Why Obama and others are suddenly rolling out jobs plans

Whether it's Labor Day, the new elections season, or a reflection of Americans' priorities, everyone has a jobs proposal: from Obama and Boehner to Huntsman and Romney, the list goes on.

By , Staff writer

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    President Obama greets people on the tarmac as he arrives at Minneapolis-St. Paul International Airport, Tuesday, Aug. 30, in St. Paul , Minnesota.
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Presidential candidate Jon Huntsman just rolled out his agenda for creating US jobs. Mitt Romney is expected to do the same in coming days. And President Obama's deliberations over a new jobs plan – what to include and when to roll it out – have been in the news all week.

That's a lot of focus on jobs policy.

Oh, and the Chamber of Commerce and AFL-CIO are among the groups on the policymaking sidelines that are doing the same thing.

Why now?

It's not like unemployment is a new problem that's just been discovered. The US jobless rate has been above 8 percent for 2-1/2 years.

But, although the health of the economy and state of the job market rank consistently as Americans' top concerns in polls, Washington's attention to the question of how to improve job creation has ebbed and flowed.

Several factors explain the recent resurgence, and most of them are not too difficult to guess:

• The election campaign for 2012 is ramping up. Candidates including the current occupant of the White House are feeling the strong incentive to focus on what matters to voters. The latter group includes lots of people without jobs, people who worry they could lose their job, and people who know their own finances would be helped by a stronger, job-growing economy.

Labor Day is coming this weekend. It's an event that doesn't always factor into the nation's policy calculus. But with the weak economy, the holiday and the end of summer vacations provide a calendar prompt for job ideas to surface right around now.

• The economy is crying for help. Yes, unemployment has been a persistent problem for several years, but the sense of economic emergency arguably is higher now than at any time since the spring of 2009, when the Federal Reserve and Treasury were still wielding financial-crisis fire extinquishers. Economists in recent weeks shifted toward a heightened concern about the possibility of a new recession, and a flight to safety in financial markets has buoyed gold and US Treasury bonds. And this week a widely watched index of consumer confidence hit a two-year low.

• Jobs have cycled higher relative to other priorities. The flow of Washington imperatives since the financial crisis has sometimes seen jobs get eclipsed. In 2009 Mr. Obama pivoted for months toward health-care reform. This year Republicans have kept the spotlight on their goal of curbing federal spending and deficits. Having signed a Budget Control Act last month, based on a bipartisan deficit-reduction deal, Obama is eager to put the focus back on jobs.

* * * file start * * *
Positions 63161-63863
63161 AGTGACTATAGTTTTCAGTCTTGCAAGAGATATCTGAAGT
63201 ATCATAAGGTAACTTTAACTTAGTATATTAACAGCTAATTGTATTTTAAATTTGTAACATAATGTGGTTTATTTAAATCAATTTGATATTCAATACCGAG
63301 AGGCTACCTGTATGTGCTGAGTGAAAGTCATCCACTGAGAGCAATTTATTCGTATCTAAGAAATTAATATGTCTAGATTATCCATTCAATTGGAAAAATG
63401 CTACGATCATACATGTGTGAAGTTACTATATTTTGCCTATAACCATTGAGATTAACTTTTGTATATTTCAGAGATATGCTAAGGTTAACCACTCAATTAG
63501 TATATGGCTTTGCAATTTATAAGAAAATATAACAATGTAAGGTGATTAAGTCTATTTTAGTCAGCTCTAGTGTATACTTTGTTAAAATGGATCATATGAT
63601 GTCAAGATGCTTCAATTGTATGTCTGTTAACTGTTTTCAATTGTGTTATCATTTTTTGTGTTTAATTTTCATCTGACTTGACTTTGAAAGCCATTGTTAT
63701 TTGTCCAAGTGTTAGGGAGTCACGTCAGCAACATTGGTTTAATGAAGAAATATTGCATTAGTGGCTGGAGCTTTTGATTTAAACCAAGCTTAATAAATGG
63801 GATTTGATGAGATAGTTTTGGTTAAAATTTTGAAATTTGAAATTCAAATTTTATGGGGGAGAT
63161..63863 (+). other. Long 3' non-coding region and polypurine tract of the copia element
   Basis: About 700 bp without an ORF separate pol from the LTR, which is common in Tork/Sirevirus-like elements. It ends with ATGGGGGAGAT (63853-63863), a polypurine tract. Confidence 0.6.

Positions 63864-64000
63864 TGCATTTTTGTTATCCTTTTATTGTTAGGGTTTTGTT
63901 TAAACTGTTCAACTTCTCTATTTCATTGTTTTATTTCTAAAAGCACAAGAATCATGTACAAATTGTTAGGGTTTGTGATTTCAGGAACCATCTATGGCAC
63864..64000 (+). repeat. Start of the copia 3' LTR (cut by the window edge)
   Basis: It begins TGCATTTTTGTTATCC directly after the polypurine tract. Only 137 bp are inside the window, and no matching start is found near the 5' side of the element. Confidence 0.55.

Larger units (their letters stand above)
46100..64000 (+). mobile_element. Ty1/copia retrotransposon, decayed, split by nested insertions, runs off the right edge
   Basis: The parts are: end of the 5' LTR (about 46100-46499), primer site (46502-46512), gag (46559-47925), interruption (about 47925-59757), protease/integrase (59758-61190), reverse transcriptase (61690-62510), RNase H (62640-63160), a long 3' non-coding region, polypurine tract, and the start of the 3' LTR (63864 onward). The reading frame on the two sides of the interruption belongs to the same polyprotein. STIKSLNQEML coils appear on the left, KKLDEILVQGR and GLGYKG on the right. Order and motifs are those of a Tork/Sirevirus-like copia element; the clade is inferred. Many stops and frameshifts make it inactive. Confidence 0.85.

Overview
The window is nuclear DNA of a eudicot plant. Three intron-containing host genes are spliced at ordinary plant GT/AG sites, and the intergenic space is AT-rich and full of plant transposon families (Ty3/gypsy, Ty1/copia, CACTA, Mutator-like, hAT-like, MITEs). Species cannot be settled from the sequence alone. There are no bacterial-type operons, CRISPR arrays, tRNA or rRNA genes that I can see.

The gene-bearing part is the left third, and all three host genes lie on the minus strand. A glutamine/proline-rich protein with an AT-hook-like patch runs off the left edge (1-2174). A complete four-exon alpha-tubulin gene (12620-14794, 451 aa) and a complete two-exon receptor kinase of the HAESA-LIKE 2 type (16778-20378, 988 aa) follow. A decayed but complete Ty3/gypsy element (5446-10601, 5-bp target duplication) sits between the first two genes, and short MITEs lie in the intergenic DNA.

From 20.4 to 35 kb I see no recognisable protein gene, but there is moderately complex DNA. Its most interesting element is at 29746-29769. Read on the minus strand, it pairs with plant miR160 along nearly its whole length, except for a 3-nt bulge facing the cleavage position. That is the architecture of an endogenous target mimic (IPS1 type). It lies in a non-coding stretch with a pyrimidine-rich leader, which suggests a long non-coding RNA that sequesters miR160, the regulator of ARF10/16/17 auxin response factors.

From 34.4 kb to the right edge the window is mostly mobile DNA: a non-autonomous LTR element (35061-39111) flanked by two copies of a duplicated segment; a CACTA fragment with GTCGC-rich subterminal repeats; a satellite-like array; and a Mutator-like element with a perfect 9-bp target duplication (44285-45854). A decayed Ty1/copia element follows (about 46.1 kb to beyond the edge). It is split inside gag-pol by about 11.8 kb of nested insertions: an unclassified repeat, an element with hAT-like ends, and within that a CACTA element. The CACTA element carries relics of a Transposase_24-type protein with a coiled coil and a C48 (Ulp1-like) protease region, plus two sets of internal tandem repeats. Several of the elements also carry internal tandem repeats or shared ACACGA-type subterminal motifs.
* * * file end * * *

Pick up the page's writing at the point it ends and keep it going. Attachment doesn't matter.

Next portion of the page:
If Obama can win Republican support for some policies that help the economy, that could help lift sagging approval ratings and bolster his reelection chances. If Republicans oppose his proposals, Obama can at least make that a campaign talking point, casting Republicans as obstructionists or obsessed soley with spending cuts.

For Republican rivals who hope to unseat Obama, unveiling policies aimed at employment gives them a chance to contrast themselves with what they argue has been a presidency of economic failures. Where Obama has emphasized efforts at temporary stimulus (a $787 billion Recovery Act, payroll-tax breaks, and more), Mr. Huntsman's plan, for example, focuses on a proposed permanent streamlining of the tax code and reducing regulatory burdens.

In fairness to Obama, he and other Democrats might embrace permanent tax reforms as well.

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The procedural problem is that most Republicans (including Huntsman) want to do it on a "revenue-neutral" basis, while Democrats want to reap some extra tax revenue in what Obama calls a "balanced" effort to reduce future deficits. Also, the two sides differ on how much of the tax burden should be born by the richest Americans.

As long as neither party controls both Congress and the White House, new legislation on the issue is difficult.

And that leads to the big question: With all the current focus on job policies, will anything actually happen that makes a difference to the economy?

The possibility shouldn't be ruled out, but several hurdles would need to be overcome. The first is partisanship. Obama says he'll propose measures that can win bipartisan support, but it's unclear if Republicans will embrace his proposals. One week after Obama addresses both houses of Congress, House Speaker John Boehner is planning his own jobs speech.

Second, even if policies are enacted, they may be modest in scope, given that the two parties have agreed to a fiscal path that focuses on reducing deficits.

But some moves that could bolster long-term economic growth – such as tax reform – need not cost a lot of money, and could begin bearing fruit fairly quickly.

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